In December of 2017, the consultant Shuster/Turner Planning & Zoning Consultants, hired to lead Kingston in its Comprehensive Planning (CP) process, completed its work by submitting its CP Zoning recommendations.
The recommendations, shaped in part by a CP Zoning Sub-Committee of appointed citizens that met sporadically over the years, were uploaded to the City of Kingston’s website in January of 2018. VIEW
There had been many concerns voiced both publicly and in private, with whispers throughout historic, planning and zoning circles about this document. Those concerns were heard, and seemingly addressed by the Mayor of Kingston, in his state of the city address this year:
“In 2018….my administration will be focusing on overhauling our Zoning Code…I want to thank the past members of the Comprehensive Plan Zoning Sub-Committee for their work over the past few years reviewing our zoning and recommending changes to ensure we are consistent with State law. In 2018, I will be launching the second stage of the zoning update and will be recruiting local volunteers to delve into such complex subjects as affordable housing, urban agriculture, parking and parking waivers, form-based codes and much more. This work is necessary in order to ensure that our zoning is consistent with our Comprehensive Plan, spurs responsible economic development and preserves our community high quality of life.”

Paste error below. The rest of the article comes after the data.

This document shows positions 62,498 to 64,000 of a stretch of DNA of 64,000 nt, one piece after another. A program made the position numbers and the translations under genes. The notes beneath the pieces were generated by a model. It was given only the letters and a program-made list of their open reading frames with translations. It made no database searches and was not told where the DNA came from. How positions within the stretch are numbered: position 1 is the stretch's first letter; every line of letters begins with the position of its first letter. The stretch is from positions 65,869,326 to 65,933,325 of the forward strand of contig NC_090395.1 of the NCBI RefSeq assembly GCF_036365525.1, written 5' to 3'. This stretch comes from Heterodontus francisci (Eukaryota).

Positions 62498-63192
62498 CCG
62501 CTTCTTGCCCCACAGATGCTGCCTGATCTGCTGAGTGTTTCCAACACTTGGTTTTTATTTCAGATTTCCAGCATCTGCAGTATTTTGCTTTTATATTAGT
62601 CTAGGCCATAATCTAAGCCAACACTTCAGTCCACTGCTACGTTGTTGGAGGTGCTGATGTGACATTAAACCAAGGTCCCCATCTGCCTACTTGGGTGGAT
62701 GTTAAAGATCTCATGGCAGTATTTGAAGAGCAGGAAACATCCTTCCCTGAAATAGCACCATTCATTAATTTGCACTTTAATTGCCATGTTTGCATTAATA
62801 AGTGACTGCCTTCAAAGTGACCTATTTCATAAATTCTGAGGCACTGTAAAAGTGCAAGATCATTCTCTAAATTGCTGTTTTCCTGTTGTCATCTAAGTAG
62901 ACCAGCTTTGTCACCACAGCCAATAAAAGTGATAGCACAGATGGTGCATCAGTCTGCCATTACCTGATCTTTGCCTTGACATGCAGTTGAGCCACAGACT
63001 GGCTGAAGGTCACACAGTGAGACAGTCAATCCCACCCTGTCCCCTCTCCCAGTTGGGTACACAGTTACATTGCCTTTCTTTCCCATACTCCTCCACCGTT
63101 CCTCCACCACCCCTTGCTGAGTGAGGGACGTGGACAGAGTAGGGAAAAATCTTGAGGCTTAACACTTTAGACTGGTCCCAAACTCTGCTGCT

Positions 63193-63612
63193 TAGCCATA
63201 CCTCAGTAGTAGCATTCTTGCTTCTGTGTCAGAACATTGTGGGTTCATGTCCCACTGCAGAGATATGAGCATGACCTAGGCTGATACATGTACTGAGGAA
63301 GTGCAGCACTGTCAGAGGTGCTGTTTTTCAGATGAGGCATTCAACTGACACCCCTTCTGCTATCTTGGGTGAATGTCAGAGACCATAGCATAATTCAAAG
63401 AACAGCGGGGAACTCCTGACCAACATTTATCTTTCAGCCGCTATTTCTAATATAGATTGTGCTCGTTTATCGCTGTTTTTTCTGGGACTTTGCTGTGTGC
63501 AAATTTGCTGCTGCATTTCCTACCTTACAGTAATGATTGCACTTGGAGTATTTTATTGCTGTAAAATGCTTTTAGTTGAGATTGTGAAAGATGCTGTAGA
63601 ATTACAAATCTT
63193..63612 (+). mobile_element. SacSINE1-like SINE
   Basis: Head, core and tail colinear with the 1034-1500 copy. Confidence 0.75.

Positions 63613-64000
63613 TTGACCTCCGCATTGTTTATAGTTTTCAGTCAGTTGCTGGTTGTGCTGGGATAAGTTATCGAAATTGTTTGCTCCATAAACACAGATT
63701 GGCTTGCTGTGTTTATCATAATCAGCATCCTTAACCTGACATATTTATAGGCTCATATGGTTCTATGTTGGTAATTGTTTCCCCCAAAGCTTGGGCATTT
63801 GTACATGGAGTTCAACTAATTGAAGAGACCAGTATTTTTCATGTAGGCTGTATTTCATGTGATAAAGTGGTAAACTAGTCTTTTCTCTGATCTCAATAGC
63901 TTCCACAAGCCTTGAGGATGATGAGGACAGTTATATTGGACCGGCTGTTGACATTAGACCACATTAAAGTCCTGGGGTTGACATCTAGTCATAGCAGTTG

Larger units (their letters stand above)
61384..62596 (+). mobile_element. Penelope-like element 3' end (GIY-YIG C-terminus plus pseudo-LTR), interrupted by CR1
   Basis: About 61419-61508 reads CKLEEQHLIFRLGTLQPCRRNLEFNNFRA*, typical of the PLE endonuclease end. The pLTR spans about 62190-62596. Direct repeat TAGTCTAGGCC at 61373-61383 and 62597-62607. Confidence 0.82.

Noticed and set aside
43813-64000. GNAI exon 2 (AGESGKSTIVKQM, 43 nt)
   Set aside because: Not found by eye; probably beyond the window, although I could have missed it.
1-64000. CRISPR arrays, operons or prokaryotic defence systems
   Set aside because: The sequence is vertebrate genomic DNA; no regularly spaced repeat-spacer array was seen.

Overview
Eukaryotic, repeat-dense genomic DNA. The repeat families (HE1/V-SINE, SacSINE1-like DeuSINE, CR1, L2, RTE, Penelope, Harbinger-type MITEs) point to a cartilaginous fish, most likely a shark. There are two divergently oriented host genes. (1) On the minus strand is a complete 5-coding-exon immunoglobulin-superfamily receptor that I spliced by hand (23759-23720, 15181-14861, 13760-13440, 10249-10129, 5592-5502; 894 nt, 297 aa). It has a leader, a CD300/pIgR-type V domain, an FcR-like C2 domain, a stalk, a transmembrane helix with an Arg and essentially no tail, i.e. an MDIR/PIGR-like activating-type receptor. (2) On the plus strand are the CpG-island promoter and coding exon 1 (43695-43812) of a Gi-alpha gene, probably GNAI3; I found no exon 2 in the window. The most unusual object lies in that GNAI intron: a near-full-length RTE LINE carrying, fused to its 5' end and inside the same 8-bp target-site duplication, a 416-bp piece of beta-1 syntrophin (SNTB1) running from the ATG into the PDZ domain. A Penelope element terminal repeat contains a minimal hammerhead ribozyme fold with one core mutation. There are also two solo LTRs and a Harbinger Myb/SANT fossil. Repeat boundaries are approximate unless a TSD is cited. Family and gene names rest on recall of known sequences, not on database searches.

READ Cherry Picking Comp Plan Zoning Recommendations: The Streamlining of the HLPC and HAC in Kingston.
The CP zoning recommendations were ultimately rejected.
Approaching CP Zoning Recommendations Comprehensively.
In 2020, the City of Kingston’s Finance and Audit Committee endorsed a resolution to spend $524,394 from the city’s surplus fund balance to hire a consultant to update the zoning code and partner with the Newburgh-based planning organization Pattern for Progress to update its zoning code, moving Kingston to a form-based system that puts the emphasis on buildings rather than on land use.
$499,394 will be paid to the consulting firm of Dover, Kohl, and Partners of Coral Gables, Florida and the remaining amount of $25,000 will go to Pattern for Progress.